Margot Wallström is no longer a government minister, Minister for Foreign Affairs
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Speech by Margot Wallström at the Meeting of the Small Group of the Global Coalition against Daesh
Meeting of the Small Group of the Global Coalition against Daesh, Rome, 2 February 2016.
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Excellencies, Ladies and Gentlemen,
Let me begin by thanking Italy for hosting this important meeting and the United States for its leadership in countering Daesh.
Our starting point must be a human one – how to end the suffering of men, women and children. The situation in the city of Madaya makes clear what must be our absolute focus: to do all we can to alleviate the suffering of the people. There must be an end to the indiscriminate attacks on civilians and humanitarian access must be granted.
More needs to be done to meet the immense humanitarian needs in the region.
Sweden has received more than 130 000 Syrian asylum seekers since 2011, and over 20 000 from Iraq in the past year alone. We can only imagine the pain of having no choice but to leave your home in order to save yourself and your family.
Since 2011, Sweden has provided more than USD 350 million in humanitarian aid to Iraq and Syria.
Today, I am announcing an additional USD 12 million in humanitarian support to Iraq, to complement our recent USD 4 million contribution to the UNDP Stabilisation Fund and our military training component in northern Iraq.
In Syria, Sweden has provided USD 8.4 million to the Syria Recovery Trust Fund to be used for the stabilisation efforts in Syria.
This year, Sweden is significantly stepping up aid to alleviate the Syria crisis. At the upcoming donors conference in London, my Prime Minister will announce Sweden's new strategy for the Syria crisis to bridge the gap between humanitarian aid and long-term development. The strategy takes a unique, innovative, regional, five-year approach to the Syria crisis.
We all know that a political solution must be found to the conflicts.
Durable solutions need to rest on political settlements.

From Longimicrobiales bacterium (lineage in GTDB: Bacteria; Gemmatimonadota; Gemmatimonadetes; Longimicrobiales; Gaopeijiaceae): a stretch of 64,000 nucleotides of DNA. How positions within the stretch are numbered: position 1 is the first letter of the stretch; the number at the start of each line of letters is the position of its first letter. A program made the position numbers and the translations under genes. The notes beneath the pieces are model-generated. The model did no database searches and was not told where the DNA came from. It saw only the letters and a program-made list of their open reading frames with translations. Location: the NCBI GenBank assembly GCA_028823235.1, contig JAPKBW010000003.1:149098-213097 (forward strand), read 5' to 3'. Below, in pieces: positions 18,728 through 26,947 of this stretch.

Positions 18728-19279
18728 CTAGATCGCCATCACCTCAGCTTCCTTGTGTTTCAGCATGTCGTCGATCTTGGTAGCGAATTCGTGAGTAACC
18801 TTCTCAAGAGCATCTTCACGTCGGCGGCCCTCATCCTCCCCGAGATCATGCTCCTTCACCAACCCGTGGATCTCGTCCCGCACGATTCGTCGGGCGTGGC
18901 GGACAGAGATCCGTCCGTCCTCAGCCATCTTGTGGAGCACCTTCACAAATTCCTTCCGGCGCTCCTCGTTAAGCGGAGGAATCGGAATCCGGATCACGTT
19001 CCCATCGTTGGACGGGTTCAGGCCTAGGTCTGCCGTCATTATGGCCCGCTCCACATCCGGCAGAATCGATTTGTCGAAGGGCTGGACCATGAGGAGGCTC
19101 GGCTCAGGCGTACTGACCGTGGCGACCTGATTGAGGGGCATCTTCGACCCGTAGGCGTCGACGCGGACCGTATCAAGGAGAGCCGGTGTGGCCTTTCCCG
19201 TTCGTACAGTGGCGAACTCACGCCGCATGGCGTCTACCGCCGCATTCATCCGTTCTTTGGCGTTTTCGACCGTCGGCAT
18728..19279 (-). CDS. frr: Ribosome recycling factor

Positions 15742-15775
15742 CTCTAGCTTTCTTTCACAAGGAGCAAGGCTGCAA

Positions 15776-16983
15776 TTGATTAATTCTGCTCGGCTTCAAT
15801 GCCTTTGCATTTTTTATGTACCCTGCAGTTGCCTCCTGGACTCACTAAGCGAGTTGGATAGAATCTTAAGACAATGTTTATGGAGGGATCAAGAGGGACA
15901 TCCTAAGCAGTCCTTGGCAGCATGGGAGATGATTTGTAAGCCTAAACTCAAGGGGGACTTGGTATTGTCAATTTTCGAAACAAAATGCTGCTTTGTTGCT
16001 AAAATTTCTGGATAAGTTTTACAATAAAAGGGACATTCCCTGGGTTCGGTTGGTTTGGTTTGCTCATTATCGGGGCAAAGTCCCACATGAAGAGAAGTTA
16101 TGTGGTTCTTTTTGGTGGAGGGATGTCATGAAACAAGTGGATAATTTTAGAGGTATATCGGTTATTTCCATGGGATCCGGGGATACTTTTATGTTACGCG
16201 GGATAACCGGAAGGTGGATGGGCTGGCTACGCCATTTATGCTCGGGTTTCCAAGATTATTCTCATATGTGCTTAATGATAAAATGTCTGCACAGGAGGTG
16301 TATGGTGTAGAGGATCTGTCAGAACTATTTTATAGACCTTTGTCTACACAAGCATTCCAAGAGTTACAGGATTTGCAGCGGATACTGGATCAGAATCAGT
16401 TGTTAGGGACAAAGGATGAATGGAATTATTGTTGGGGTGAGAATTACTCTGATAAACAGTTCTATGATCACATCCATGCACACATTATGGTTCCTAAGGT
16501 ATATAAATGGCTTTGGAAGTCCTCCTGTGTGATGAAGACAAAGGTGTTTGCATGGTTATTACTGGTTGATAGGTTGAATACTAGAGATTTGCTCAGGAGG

The role of the UN is key.
We are at a crucial stage for the political process for Syria. Yet events on the ground continue to undermine diplomatic efforts.
In Iraq, military and stabilisation efforts must be underpinned by an inclusive political process of national reconciliation, and Prime Minister al-Abadi has taken bold steps in this direction.
In Libya, too, a political solution is critical to ending the conflict and the expansion of extremist movements.
It is clear that our actions in the Coalition must be complemented by intensified efforts on the political track for Syria and for more inclusive governance in Iraq.
I commend the efforts to date by the Coalition in its mission to fight Daesh and provide long-term stability to the region. Sweden's commitment is long-term.
But what more needs to be done?
I would like to raise three points where I believe we should have a more in-depth discussion and act more forcefully.
1) Firstly: What more can we do to counter the financing of Daesh? Funding is critical to its activities. We already know that Daesh is financing its barbarity through bank looting, extortion, control of oil fields and refineries, theft of economic assets and trafficking. We must push for immediate action, through the UN Security Council, the European Union and through cooperation in this Coalition, and other international forums, to stop Daesh's sources of financing.
2) Secondly: What more can we do to counter extremist propaganda?
3) Thirdly: What more can we do to ensure that women are included in the political processes and peace negotiations? In order to secure peace, women and men must be included in efforts to rebuild society. Sweden is facilitating the participation of Syrian women in the talks in Geneva and we are currently providing support to the women negotiators through training in negotiations and external communication.
Mr Prime Minister, Colleagues,
Civilian and military efforts must go hand-in-hand. Military means alone will not give us a solution. Sweden welcomes the proposal to enhance civilian-military cooperation in the Coalition.
As areas are liberated from Daesh, we should consider strengthening civilian and stabilisation capacities to foster four important Rs: resilience, returns, reconciliation and reforms. Sweden believes that the EU – through our long-term perspective on stabilisation – could play a greater role by making use of its crisis management and other tools.
Before ending, I would like to stress that Sweden is concerned by the recent reports on forced displacement and deliberate destruction of civilian homes and property by security forces on the ground. As military contributors to the fight against Daesh, we have a joint responsibility to ensure that such support does not contribute to violations of international humanitarian law and human rights.